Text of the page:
Harvard University undergraduate student Annie Opel developed a study to demonstrate the value of reviving coral reefs. Her research shows that the restoration of coral reefs has a positive impact on local fish populations, and the benefits can be seen almost immediately.
“Reefs are not only biologically important – more than 4,000 species of fish rely on these ecosystems – but they’re also really important for humans,” said Opel. “We depend on them for commercial and recreational fisheries, they provide protection for coastal communities and they bring in a great deal of money through tourism.”
Opel explained that the health of coral reefs is threatened by pollution and climate change.
“Coral reefs have experienced bleaching and mass mortality all over the world, causing ecosystem degradation that affects the marine life that rely on the reefs to survive,” she said.
Restoration projects have been underway in some regions where corals are grown in underwater nurseries and then transplanted to damaged reefs. Opel said that the outcome of this type of restoration project has not yet been thoroughly examined on Caribbean reefs.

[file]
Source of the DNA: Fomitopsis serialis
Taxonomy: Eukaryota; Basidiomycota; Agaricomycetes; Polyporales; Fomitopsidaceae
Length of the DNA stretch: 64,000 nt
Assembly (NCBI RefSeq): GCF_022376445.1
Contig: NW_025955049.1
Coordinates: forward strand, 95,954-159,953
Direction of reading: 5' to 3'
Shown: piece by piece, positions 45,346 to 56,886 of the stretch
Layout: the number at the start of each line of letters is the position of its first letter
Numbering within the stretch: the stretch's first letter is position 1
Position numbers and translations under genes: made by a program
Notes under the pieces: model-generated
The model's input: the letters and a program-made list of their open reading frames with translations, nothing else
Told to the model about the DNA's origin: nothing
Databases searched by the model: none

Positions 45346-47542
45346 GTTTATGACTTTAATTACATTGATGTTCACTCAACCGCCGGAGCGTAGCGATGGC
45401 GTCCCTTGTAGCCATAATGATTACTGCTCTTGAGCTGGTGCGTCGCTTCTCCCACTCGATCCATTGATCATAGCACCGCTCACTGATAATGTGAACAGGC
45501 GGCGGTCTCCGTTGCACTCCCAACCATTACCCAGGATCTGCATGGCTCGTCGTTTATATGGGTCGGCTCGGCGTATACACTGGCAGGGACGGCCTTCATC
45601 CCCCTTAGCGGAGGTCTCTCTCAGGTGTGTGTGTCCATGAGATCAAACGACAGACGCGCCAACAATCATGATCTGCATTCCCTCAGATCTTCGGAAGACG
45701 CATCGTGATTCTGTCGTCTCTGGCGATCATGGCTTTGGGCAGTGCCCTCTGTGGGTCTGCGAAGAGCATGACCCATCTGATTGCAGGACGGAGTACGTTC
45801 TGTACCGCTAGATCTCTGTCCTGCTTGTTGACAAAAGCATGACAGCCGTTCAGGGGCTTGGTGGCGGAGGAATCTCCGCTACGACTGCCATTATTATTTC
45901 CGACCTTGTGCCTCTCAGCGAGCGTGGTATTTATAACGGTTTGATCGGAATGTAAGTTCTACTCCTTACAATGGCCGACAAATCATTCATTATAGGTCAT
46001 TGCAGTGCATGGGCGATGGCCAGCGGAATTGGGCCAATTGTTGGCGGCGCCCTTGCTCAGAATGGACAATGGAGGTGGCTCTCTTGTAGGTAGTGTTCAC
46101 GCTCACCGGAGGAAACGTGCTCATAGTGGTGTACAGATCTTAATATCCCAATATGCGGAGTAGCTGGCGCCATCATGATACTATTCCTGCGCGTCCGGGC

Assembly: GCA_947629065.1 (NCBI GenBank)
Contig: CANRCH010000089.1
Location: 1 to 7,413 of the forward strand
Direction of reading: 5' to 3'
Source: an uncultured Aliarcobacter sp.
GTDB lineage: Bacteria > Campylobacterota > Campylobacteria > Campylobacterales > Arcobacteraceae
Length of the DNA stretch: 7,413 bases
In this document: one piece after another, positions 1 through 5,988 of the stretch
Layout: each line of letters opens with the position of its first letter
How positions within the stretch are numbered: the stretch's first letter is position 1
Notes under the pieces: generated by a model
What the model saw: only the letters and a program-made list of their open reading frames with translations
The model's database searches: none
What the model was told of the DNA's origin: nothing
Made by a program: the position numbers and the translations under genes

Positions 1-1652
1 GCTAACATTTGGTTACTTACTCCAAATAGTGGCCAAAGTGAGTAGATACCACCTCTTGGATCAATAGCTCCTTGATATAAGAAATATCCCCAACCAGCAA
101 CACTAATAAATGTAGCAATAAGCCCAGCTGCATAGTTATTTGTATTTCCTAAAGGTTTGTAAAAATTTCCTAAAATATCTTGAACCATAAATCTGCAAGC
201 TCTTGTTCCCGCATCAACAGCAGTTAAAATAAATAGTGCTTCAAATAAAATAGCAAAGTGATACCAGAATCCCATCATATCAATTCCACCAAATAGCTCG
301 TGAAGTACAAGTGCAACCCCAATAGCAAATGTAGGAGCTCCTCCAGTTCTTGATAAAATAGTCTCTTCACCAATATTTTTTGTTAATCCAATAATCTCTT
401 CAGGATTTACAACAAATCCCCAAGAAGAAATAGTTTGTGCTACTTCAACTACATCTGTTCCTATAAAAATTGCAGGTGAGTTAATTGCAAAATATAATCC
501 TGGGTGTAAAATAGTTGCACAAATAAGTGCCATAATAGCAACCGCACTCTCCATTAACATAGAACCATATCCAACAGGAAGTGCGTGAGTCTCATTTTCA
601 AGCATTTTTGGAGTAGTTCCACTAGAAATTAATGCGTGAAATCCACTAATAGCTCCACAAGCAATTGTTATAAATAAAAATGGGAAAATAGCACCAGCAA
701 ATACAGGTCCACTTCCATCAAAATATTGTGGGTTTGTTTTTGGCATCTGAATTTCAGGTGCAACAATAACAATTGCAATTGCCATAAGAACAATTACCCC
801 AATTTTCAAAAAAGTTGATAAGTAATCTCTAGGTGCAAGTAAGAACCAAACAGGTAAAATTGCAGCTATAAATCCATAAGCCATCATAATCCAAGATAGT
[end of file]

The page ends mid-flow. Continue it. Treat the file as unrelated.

“In St. Croix, they’ve been restoring corals since 2009,” said Opel. “But no one is really looking at what’s happening after the fact…so no one knows if this is an efficient way to restore those reef systems.”
Opel’s investigation produced dramatic results. Just one week after creating experimental coral beds, the researcher noted significantly more fish and a greater diversity of species. The study also revealed that the fish community changed over time as additional species appeared at the sites.
“Overall, it’s a success story – we out-planted corals and there were more fish,” said Opel. “That’s really exciting and something people took for granted in these restoration projects, but no one had quantified it before. I think it’s going to be interesting for future studies to use this as a benchmark to know what’s going on after transplanting corals.”
The study is published in the December issue of Marine Biology.
By Chrissy Sexton, Earth.com Staff Writer